It’s that time of year again. The fourth annual Brass Crescent Awards, sponsored by City of Brass and alt.muslim, are seeking nominations for the best of the Muslim blogosphere up until Friday, 9th November. Voting, in ten categories, runs for two weeks from Friday, 15th November.
So let me do a bit of shameless plugging for British Muslim blogs.
British blogs have done well in the past. Thabet (Muslims under Progress), now reincarnated as pixelisation, got an honourable mention for “Best Writing” in 2004, won “Best Group Blog” in 2004, was a runner-up as “Best Thinker” in 2005. Islamophobia Watch got an honourable mention as “Best Non-Muslim Blog” in 2005. The indefatigable Indigo Jo was a runner-up in “Most Deserving of Wider Recognition” in 2005. In 2006, for “Best Post or Series”, Thabet got shortlisted for “Policy, Profiling, Poverty” and Bradford Muslim for his insightful “The Muslim Condition” (in six parts). Again Thabet got more nominations in “Best Ijtihad” in 2006 for “British Muslims Must Fight Extremism” and “Prattle from the Party” and an honourable mention for “Best Thinker”. Dal Nun Strong’s well-informed A Muslim Think Tank got a nomination for “Most Deserving of Wider Recognition” in 2006.
British-focused collective Muslim blogs are beginning to emerge like the MIAH Project, Umma Pulse, Muslimstan and City Circle’s new blog (yes, that’s two shameless plugs). Many of our bloggers are London-based but there is more regional blogging out there: Rolled-Up Trousers, Noman Tahir and Islam, Muslims and an Anthropologist in Scotland, the eponymous Bradford Muslim, Walls Come Tumbling Down, the hilarious The Islamicist and Muslim Minorities in Birmingham, Alternative Entertainment in Manchester, The Cutting Edge in Brighton, Masudblog in Aylesbury and Abdur Rahman’s Corner in Wales. In London, one should make mention of Cricklewood Blogger, iMuslim, Islam’s Green, Muslims and Musings, Radical Muslim, Spirit21, Suspect Paki and The Thing About This Is… alongside the above-mentioned Indigo Jo Blogs and A Muslim Think Tank. Pixelisation is now out in Dubai but hopefully that’s only a temporary relocation and he’ll be back on home territory soon.
Many of our top activists and commentators have been sucked into the omnivorous Comment is Free website that features Ajmal Masroor, Anas al-Takriti, Asim Siddiqui, Ed Husain, Fareena Alam, Inayat Bungalawala, Salma Yaqoob, Soumaya Ghannoushi and Zia Haider Rahman to name but few, as well as American imports like Ali Eteraz. With the current focus on “the Muslim problem”, if you’re a halfway-decent writer, are a “youngish” British Muslim and know a thing or two about British Islam (and have a penchant for “liberal discipline”), then it is not that difficult to get into mainstream publications and their online platforms. It would be interesting to know whether these are eligible for the Brass Crescent Awards or not.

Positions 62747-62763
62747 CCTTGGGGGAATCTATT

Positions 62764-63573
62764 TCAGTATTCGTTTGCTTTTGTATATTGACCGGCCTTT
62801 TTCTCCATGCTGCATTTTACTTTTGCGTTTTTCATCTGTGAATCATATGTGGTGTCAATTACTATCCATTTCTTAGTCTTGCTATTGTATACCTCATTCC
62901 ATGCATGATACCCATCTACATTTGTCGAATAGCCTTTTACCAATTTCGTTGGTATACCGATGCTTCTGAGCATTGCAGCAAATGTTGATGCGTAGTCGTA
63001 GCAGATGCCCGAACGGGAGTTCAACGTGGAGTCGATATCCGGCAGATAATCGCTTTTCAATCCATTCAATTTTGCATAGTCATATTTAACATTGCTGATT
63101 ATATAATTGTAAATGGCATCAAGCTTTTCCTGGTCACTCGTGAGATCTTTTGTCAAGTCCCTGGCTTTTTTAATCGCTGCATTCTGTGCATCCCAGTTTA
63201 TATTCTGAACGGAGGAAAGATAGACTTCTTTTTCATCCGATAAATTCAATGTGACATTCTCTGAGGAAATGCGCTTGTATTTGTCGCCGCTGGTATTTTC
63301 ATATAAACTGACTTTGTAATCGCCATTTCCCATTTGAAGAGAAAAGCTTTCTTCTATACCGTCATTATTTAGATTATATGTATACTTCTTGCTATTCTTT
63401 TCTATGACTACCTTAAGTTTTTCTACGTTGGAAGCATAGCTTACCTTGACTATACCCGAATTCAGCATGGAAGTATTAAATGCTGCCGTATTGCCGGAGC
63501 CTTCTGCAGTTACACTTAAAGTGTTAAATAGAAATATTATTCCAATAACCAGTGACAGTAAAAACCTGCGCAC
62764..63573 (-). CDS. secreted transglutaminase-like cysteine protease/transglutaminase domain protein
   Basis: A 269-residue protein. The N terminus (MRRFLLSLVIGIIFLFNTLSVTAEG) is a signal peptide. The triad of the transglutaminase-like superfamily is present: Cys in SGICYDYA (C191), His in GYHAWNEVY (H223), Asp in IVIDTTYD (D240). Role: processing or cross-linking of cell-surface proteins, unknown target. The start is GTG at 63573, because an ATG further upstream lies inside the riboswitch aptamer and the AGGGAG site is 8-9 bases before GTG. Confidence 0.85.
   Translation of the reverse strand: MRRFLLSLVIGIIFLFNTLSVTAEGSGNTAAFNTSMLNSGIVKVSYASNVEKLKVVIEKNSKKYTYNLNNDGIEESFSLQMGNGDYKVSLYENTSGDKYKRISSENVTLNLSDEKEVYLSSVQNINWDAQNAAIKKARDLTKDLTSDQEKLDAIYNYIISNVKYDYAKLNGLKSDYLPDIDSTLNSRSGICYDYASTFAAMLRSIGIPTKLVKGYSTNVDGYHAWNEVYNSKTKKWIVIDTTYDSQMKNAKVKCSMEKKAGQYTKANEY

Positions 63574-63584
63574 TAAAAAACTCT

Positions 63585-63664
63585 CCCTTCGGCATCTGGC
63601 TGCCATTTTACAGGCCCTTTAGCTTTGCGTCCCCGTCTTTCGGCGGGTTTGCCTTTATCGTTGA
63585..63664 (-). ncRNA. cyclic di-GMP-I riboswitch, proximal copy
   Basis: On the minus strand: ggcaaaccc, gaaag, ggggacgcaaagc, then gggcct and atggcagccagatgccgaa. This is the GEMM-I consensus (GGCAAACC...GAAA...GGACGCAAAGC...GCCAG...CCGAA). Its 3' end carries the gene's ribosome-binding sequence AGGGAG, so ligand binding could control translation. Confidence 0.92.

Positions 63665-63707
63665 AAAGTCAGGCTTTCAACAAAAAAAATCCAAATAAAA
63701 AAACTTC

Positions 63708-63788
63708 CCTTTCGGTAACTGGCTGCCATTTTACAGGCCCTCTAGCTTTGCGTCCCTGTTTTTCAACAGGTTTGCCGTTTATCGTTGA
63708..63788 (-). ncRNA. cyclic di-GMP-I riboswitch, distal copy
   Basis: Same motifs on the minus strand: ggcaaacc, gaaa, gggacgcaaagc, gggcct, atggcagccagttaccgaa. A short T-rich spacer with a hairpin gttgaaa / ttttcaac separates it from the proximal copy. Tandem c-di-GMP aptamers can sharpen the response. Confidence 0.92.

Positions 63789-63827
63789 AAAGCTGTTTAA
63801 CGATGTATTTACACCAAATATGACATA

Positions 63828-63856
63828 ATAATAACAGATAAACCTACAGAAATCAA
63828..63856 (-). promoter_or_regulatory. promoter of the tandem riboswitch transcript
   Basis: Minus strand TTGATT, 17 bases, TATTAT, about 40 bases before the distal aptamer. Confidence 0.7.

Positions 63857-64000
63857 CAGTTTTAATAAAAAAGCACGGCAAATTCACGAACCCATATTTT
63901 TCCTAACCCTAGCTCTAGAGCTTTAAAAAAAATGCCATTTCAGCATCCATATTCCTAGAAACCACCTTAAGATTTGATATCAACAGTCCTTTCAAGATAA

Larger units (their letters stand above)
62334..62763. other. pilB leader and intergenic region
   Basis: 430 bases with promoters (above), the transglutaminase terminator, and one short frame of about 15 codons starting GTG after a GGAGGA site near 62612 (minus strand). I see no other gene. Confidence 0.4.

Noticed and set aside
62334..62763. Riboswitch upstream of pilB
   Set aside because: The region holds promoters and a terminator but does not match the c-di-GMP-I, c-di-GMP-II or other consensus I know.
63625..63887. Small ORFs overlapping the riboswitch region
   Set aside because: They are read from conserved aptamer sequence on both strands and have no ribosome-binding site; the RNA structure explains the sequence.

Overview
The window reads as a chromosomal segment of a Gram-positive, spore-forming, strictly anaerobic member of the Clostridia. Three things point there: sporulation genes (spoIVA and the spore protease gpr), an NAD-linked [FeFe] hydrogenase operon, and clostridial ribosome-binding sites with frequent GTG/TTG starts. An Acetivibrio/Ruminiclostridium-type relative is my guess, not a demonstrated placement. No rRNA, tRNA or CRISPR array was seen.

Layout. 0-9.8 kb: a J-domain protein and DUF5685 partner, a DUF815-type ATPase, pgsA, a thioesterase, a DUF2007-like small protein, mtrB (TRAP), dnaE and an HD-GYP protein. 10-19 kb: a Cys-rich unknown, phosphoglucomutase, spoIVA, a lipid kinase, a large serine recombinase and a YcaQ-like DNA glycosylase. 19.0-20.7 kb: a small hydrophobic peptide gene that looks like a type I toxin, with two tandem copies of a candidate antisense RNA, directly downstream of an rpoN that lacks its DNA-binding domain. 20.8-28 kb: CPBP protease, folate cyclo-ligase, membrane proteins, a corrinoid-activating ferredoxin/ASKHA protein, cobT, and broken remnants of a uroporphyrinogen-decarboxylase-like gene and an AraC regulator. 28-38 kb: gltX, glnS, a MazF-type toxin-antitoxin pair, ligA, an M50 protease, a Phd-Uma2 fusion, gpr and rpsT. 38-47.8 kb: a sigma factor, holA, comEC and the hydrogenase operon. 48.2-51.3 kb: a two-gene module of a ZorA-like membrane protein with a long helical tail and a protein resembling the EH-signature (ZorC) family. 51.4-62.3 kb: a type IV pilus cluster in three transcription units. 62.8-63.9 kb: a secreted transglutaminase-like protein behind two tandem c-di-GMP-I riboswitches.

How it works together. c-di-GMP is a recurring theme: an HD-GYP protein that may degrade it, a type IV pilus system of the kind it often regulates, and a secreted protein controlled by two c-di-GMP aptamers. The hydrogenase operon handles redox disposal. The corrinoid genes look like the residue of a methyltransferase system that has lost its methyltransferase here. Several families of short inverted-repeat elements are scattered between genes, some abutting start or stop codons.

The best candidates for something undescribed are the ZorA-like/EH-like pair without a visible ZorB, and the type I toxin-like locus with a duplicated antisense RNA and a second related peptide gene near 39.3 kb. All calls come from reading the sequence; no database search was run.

But for the most perennially underrated British Muslim blog, for its sheer honesty and gutsy writing, its mix of the personal and the political, the academic and activist, the surreal and the real, the political and the spiritual, check out Muslim Recovery. It hits you in your comfort zone as you are meant to be hit. Of those not nominated in previous years, I would also have to single out Rolled-Up Trousers, as one of our most important political blogs, which has gotten wider recognition as well (named as the top Scottish political blog and it came in at no. 92 in a recent top 500 list of the UK’s political blogs, which says more about metropolitan bias than anything else).
I have links to nearly all these blogs (and more) here. I’m sure that there are many great British Muslim blogs out there that I’m totally unaware of, so do contact me here to tell me what I’ve been missing. And don’t forget to nominate a few British Muslim blogs for the Brass Crescent awards too.
Update: Aziz (City of Brass) and Shahed (alt.muslim) think it’s fine to nominate individual bloggers on Comment is Free. Just in case you want to nominate someone. And Muslim Recovery usefully provides the necessary corrective, noting the groupie-ness of bloglists and the vanity of wanting to get that virtual bloggery award but not wanting to be seen to be doing so. The kind of fake nonchalance that some of us are so very skilled at! But notwithstanding all that, the Awards do encourage and highlight the talent that is out there, so get nominating away.